Capability is what counts

Published on LEUT Des Paroz (author), LSIS Paul McCallum (photographer)

Commanding Officer HMAS Anzac, Commander Belinda Wood, RAN on Anzac's bridge wing as she departs Fleet Base East, Sydney. (photo: LSIS Paul McCallum)
Commanding Officer HMAS Anzac, Commander Belinda Wood, RAN on Anzac's bridge wing as she departs Fleet Base East, Sydney.

Born and bred in Canberra, the Commanding Officer of the Royal Australian Navy frigate HMAS Anzac, Commander Belinda Wood, has spent her Navy career moving between sea postings and key staff positions in Canberra, where she lives with her spouse Kristy.

“Having been involved in both the strategic and operational aspects of the Navy, I have realised that there are many different skills and options provided by the diverse group of people we have.

“The job of all members of the Australian Defence Force is to protect Australians and Australian interests, at the direction of the Government.

“For the members of the Navy, this means serving at sea and working ashore where we receive direction from and provide advice to Government.

“In my career to date I have been fortunate to be able to undertake roles with increasing responsibility in both areas,” Commander Wood said.

Commanding Officer HMAS Anzac, Commander Belinda Wood, RAN on the bridge wing before departing Fleet Base East, Sydney.

Commanding Officer HMAS Anzac, Commander Belinda Wood, RAN on the bridge wing before departing Fleet Base East, Sydney.



Commander Wood joined the Navy as a Midshipman in 1992, undertaking initial officer training at the Australian Defence Force Academy in Canberra, and at the Royal Australian Naval College at HMAS Creswell in Jervis Bay, including brief postings to the ships HMAS Jervis Bay and Tobruk.

Whilst undertaking Maritime Warfare training at HMAS Watson, Commander Wood undertook aspects of her training on several of the Navy’s major vessels, including HMA Ships Swan and Kanimbla, as well as an exchange posting in USS Germantown.

“Working with the US Navy so early in my sea time gave me an appreciation for the importance of developing and maintaining a close working relationship with our allies.

“Much like people, individual ships have their individual capabilities, but these capabilities are multiplied when ship’s work together in task forces. The effect is even greater when we can develop interoperability with our Allies,” Commander Wood said.

Commander Wood’s sea time has included the Fremantle class patrol boats HMA Ships Townsville and Ipswich, which she commanded during a busy period of border protection duties.

Commander Wood has also served in the guided missile frigates HMA Ships Newcastle and Adelaide and the helicopter frigates Anzac, the ship she now commands, and HMAS Stuart, in which she served as Executive Officer.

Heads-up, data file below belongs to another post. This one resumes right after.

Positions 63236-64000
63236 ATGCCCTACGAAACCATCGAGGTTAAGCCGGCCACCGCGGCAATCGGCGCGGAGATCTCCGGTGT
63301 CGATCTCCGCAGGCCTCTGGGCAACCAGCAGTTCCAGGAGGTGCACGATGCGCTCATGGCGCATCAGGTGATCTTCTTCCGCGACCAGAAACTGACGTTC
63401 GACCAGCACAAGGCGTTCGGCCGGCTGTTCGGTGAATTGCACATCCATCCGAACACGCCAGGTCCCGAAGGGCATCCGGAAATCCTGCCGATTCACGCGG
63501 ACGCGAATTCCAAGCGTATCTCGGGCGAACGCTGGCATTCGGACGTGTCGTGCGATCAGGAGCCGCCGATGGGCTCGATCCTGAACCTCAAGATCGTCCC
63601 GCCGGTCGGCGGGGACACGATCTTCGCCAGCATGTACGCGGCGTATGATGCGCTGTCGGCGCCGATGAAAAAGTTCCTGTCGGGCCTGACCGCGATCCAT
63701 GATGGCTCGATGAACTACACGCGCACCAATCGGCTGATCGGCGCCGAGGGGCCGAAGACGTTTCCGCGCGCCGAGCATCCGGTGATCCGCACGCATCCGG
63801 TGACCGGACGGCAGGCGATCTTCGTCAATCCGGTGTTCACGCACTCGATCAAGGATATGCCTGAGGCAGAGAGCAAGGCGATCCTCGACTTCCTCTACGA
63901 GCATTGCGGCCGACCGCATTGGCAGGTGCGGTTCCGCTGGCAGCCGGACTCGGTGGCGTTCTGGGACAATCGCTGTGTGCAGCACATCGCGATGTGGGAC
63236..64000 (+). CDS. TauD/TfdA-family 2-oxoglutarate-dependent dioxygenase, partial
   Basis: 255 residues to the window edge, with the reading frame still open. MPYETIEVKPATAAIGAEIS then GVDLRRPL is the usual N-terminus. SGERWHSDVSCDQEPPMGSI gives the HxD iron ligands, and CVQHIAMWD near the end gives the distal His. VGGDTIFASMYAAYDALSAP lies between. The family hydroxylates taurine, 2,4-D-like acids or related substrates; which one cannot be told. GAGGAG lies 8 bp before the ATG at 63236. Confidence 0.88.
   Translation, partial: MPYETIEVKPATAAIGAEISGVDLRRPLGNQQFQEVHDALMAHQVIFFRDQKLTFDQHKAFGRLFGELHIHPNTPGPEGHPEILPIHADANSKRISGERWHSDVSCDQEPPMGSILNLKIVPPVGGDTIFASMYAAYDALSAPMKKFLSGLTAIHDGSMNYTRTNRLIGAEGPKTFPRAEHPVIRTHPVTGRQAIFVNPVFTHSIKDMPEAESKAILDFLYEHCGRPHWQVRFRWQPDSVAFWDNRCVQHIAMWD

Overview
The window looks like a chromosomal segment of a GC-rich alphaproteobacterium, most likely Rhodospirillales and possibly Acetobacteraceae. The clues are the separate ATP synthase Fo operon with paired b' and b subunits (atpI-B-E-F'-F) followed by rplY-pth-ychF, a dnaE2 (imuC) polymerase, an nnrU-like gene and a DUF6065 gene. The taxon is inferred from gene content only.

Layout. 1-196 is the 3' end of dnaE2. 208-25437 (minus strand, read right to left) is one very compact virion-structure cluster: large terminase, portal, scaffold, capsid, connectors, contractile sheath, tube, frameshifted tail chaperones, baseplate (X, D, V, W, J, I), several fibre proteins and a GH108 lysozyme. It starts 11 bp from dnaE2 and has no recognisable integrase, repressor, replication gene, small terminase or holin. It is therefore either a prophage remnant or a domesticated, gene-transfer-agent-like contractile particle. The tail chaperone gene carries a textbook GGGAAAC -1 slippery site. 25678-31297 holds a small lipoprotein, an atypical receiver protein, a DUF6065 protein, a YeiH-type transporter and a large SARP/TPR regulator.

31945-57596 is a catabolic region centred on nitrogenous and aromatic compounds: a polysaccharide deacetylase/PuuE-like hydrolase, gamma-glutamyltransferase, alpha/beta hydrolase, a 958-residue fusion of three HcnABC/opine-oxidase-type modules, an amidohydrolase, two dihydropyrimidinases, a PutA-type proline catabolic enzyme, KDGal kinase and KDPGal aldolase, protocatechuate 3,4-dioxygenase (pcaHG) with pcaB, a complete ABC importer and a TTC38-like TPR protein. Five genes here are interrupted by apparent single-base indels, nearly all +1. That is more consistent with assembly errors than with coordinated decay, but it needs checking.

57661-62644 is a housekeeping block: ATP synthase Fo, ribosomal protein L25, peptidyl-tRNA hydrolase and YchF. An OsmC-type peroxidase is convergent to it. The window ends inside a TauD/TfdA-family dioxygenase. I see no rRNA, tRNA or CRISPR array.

“During my time in frigates I have participated in a wide range of operations, including a Southern Ocean patrol of Australia’s Antarctic Region, peacekeeping operations in East Timor, and several Middle East deployments.

“This included the naval gunfire support provided by Anzac to the Royal Marines during the conflict in Iraq in 2003.

“The Navy’s fleet of frigates are a key component of our high end warfighting capability, and this capability is something that must be continuously honed in order to be effective,” Commander Wood said.

Ashore, Commander Wood has had several staff postings in Canberra, including a two year term as Staff Officer to the Chief of Navy, and as the Project Manager for the Future Frigate program that will ultimately culminate in the next generation of frigates to replace the current Anzac class fleet.

HMAS Anzac sits at anchor in Jervis Bay.

HMAS Anzac sits at anchor in Jervis Bay.


“Ultimately capability is our highest priority.

“Each member of the Navy, regardless of gender or cultural background, is employed, posted and promoted based on the capability they bring to the table,” Commander Wood said.

“Navy’s mission is to ‘fight and win at sea’, a mission we can only achieve if we can bring out the best from every individual, every department, every ship and all the support provided by the various members serving ashore.

“It also relies heavily upon the support we get from our families so that during our time away from the ship we can recharge our batteries and be ready for the next tasking.”

Commander Belinda Wood assumed command of Anzac on 10 December 2014.

HMAS Anzac will deploy on NORTHERN TRIDENT 2015 during which it will participate in commemorations on Gallipoli in April, followed by a series of important international engagements.